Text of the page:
Speaking of the catapult, has anyone built a trebuchet? Trebuchets are pretty good for lift-and-throw. While it would seem to be quite difficult to set up a good counter-weight for a gravity-driven trebuchet, I suspect you could use motors to set up a good pull trebuchet.
I think people are overlooking something. Double four bars and scissor lifts are huge space takers. Linear lifts and cascade can take up only a relatively small portion of the bot and get good height. Its a tradeoff of speed or size. And being logical here, more size is more weight, which means less efficiency.
Thats not true, (like a kg of feathers vs bricks) and linear slides are only made of steel, and linear slides are heavy af. Plus linear slides are not very efficient due to friction, while rotational shafts are very effecient in vex
I don’t know why there’s any debate over this at all. Skyrise demonstrated that the double reverse 4-bar (or double reverse 6-bar) are the best lifts for this kind of height. It seems pretty cut and dry to me.
I would agree that they are probably the best this year for the lift. Mostly because they are much easier to build than scissor or elevator lifts. But I do also think, if built well, that a scissor lift can be on par with it.
People need to stop thinking the tradeoff with linear elevators is speed. That’s just flat out wrong and not based on any solid evidence other then anecdotal poor evidence.
The tradeoff you have to fight more with linear elevators is friction and often times depending on how the lift is constructed offset loads. Find a way to solve these issues and a linear elevator can keep up or beat any other lift all day long.
My original plan was to build a reverse double 4 bar with a 62 flipper on it, but after building a prototype and seeing other videos of the same design, I concluded that this design would be much more difficult than I imagined, all because of the lack of space. instead, my plan now is to build a scissor lift and a 62 flipper, its just a matter of “perfecting” the scissor lift and getting to work as fast and efficiently as possible. While the dr4b is probably the quickest, they are very inefficient in terms of space they take up.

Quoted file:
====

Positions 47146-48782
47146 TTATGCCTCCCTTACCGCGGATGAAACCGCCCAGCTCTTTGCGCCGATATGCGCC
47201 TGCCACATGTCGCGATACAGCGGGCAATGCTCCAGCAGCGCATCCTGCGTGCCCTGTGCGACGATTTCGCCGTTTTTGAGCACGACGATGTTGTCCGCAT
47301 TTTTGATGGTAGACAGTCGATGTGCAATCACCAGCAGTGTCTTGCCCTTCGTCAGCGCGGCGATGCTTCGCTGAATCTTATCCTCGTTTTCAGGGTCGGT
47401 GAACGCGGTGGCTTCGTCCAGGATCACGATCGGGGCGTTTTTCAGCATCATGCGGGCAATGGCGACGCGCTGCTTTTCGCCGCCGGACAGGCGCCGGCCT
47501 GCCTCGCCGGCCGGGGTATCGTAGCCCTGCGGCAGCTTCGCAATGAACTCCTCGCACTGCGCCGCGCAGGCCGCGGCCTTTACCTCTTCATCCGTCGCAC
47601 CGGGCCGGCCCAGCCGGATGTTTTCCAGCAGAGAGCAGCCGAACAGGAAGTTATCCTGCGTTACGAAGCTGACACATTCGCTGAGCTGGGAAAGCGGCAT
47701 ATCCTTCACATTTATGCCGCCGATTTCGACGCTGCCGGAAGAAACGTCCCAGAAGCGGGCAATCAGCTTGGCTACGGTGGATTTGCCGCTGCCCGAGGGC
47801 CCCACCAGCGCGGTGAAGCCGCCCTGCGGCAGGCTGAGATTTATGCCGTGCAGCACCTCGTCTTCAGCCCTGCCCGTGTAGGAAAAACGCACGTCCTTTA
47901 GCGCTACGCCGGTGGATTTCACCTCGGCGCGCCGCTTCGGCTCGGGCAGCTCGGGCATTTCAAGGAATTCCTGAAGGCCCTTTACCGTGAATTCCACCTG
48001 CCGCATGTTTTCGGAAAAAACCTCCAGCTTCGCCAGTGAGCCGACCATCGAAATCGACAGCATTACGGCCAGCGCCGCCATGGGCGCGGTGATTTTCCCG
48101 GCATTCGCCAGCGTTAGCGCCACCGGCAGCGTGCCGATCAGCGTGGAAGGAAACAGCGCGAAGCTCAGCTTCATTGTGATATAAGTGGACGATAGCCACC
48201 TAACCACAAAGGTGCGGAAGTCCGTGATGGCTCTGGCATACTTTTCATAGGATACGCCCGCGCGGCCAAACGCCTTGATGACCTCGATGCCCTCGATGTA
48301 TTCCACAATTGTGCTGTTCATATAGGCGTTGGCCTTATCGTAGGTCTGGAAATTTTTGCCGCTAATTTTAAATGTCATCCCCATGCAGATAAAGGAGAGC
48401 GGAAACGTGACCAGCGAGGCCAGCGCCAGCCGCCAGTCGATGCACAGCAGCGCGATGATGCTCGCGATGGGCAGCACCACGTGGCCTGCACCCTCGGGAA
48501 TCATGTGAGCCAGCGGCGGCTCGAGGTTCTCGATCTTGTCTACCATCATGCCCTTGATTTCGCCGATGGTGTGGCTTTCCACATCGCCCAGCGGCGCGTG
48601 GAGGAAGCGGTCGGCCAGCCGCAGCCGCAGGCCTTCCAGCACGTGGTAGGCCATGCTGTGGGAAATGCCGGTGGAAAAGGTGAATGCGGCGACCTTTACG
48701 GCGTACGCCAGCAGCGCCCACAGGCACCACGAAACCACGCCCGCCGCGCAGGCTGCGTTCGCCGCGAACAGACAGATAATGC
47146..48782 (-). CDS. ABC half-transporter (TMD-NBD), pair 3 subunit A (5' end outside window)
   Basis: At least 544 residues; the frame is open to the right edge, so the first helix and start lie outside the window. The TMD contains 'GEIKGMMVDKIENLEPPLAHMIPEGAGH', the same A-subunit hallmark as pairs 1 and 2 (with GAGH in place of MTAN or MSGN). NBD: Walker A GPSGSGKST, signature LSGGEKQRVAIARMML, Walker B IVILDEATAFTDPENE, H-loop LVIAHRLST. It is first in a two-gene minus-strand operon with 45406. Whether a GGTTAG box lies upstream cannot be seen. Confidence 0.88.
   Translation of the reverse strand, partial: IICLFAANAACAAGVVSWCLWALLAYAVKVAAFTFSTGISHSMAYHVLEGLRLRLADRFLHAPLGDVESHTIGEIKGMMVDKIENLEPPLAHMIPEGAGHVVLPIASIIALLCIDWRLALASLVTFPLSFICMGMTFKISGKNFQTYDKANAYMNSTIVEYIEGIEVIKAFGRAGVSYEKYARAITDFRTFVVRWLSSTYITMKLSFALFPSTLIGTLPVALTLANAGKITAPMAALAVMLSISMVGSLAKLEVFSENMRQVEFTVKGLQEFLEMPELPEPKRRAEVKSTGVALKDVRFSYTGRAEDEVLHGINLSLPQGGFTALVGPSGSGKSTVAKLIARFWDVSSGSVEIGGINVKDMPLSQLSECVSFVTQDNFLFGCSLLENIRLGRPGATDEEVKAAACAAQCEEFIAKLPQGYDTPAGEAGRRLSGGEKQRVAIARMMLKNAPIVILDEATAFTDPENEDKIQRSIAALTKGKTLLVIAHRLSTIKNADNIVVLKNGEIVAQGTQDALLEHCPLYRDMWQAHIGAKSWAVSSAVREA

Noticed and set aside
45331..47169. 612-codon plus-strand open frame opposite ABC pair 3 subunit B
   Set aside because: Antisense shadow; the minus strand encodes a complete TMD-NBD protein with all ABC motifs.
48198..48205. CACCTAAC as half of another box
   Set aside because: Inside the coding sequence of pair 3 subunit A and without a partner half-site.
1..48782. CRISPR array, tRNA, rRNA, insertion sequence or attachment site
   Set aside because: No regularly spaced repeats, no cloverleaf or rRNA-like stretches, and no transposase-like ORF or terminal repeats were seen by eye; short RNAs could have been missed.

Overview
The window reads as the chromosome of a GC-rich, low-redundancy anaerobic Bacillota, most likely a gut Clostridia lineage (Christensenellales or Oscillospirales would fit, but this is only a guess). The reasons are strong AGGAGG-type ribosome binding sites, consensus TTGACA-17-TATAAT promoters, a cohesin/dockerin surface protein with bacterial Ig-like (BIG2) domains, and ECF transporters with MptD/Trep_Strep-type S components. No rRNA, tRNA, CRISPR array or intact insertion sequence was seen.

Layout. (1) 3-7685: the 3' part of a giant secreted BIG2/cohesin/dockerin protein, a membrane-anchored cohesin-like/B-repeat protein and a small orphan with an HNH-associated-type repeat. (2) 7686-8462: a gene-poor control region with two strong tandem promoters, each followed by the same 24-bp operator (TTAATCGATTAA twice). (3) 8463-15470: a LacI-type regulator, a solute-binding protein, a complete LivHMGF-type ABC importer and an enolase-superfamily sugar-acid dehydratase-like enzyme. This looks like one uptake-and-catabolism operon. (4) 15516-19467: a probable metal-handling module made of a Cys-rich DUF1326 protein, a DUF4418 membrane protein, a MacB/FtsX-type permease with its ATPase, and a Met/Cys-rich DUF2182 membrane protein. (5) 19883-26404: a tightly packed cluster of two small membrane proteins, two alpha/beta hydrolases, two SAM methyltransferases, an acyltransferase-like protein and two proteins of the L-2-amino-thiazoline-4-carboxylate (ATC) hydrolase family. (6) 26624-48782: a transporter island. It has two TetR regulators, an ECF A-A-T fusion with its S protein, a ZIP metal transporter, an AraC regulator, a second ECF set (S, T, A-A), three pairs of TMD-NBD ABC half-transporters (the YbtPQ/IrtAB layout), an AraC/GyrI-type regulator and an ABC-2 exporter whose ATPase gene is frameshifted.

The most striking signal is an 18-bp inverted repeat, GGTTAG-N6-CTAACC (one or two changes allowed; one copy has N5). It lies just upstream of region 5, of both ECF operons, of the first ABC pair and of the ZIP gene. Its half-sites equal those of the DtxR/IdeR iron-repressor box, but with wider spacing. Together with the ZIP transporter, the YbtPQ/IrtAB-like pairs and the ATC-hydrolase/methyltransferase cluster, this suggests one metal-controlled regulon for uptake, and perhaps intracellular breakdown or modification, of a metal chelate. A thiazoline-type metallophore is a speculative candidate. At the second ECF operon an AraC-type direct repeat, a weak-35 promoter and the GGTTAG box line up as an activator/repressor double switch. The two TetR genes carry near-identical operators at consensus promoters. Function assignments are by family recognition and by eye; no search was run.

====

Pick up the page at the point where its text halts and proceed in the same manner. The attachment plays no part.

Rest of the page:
Sorry to dig such an old post, but I just stumbled across a really interesting lift concept that I thought I’d share here.
As you can see, this mechanism is very unique. Although I do think it’s possible to build out of vex parts, there are a few limitations of the lift. Here are my initial thoughts.
-More space efficient than a DR4B
-No linear slides
-Doesn’t require lift towers: the bottom parts of the “A” could be mounted to the chassis.
-Unexplored: making it viable would require some serious innovation
-Top is an axis, not a bar, so it’s difficult to mount mechanisms on. Getting a bar attached and making it stay linear would require some experimentation.
For anyone who tries to make this lift viable, good luck! (You’ll need it )
I think this is a semi-pro, semi-con as it’s only partly true. This is more space efficient in some ways and less so in other ways. It’s more efficient in terms of volume and some dimensions, but not all dimensions. The problem is the height limit. If you make it as compact as possible vertically (collapsed downward), it has to be about 3/5 (quick estimate) of its maximum height. That means it cannot reach nearly as high as a DR4B within the VRC constraints. That’s why I’m saying it’s not as space-efficient in every way.